— Personas = are invented characters that allow you to think about your design differently. They identify a target audience, research the
attributes and qualities of your audience and create fictional profiles of audience members based on that research. A persona includes: a
picture, historical narrative, gameplay preferences and a list of assumptions. e,g ADD a Picture, Name: Matthew Morris, Gender: Male,
Age: 32, Location: Vancouver, Occupation: IT specialist. Historical Narrative: Matthew is an It specialist in UBC in Vancouver. He is a
single parent of an 8 year old boy, who he plays many games with. He is a player of board games, card games and computer games.
Occasionally a game designer. Gamer Motivation Model: Social (Community), Mastery (Strategy), & Immersion (Story). Play Style:
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primarily defensive strategic patterns, waits until he has an advantage before attacking, uses social interaction to influence gameplay
outcomes and enjoys games with a good narrative.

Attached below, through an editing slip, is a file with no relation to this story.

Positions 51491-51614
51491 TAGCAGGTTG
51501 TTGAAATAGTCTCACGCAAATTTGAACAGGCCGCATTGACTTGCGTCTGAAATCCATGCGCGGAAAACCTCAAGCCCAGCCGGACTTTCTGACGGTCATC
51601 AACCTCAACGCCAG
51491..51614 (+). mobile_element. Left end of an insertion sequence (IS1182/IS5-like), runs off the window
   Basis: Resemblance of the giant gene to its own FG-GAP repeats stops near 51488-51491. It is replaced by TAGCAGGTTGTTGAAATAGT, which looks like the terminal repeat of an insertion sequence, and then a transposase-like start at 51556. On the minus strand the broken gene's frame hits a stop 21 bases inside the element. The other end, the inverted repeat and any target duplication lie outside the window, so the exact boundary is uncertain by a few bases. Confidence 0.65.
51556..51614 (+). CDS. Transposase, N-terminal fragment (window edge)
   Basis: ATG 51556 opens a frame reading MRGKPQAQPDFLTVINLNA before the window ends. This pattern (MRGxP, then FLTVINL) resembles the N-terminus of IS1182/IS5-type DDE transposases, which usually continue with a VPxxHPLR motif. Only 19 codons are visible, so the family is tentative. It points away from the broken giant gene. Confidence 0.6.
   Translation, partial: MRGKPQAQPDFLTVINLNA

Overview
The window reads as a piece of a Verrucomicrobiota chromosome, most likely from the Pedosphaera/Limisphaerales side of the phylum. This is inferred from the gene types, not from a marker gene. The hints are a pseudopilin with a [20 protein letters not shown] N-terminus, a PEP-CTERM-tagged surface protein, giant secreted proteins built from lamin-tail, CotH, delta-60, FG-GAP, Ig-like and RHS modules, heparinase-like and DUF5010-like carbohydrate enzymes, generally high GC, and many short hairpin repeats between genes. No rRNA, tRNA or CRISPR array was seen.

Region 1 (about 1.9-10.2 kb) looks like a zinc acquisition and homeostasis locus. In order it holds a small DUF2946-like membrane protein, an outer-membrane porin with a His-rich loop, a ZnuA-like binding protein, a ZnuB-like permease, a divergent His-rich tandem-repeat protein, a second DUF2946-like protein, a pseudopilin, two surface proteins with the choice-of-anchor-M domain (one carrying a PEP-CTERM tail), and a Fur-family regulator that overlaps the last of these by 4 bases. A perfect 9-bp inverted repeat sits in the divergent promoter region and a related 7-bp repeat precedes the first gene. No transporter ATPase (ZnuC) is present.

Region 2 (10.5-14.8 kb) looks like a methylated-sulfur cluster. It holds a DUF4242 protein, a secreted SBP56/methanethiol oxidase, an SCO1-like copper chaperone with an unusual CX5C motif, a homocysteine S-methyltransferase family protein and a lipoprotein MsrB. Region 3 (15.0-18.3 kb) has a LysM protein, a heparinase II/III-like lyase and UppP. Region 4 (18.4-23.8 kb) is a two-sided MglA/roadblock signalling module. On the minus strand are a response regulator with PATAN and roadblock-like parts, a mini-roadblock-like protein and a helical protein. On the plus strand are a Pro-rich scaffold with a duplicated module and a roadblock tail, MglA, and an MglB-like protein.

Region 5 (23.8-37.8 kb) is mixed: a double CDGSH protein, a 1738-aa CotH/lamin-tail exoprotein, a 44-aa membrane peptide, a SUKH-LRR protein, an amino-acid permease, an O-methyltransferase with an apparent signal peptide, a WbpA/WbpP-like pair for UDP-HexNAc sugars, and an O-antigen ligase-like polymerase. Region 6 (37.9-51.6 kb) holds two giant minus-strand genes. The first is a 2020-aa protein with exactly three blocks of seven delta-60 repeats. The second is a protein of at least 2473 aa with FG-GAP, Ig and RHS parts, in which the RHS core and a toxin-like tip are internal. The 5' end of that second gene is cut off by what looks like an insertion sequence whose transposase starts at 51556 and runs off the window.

— Prototyping and Iteration = games are NOT magically created. The main characteristic of prototyping are: 1) A playable version
of the game or an aspect of the game. 2) A way to communicate the game mechanics and lay mechanics. 3) A way to evaluate (e.g. play-
testing) the game-play experience). 4) Allows fro quick changes (iterations) to the design. Prototypes are designed for CHANGE and
ITERATION
— Iteration Process includes : 1) create a game idea or strategy 2) Build prototype of the game 3) Play several games with that version to
see how it works 4) Note the changes needed to make the game better 5) Make the changes, build another prototype 6) Do this over and
over and over again….
— Low- fidelity prototype = a prototype that is sketchy and incomplete that has some characteristics of the target product, but is otherwise
simple, usually used in order to quickly produce the prototype and test broad concepts e.g. Jungle Race prototype on paper simple outline
or SoundClout Ropper, drawn on paper simple outline.
— High- fidelity prototype = a prototype that is quite close to the final product with lots of detail and functionality. From a user testing
point of view, a high- fidelity prototype is close enough to a final product to be able to examine usability question sin detail and make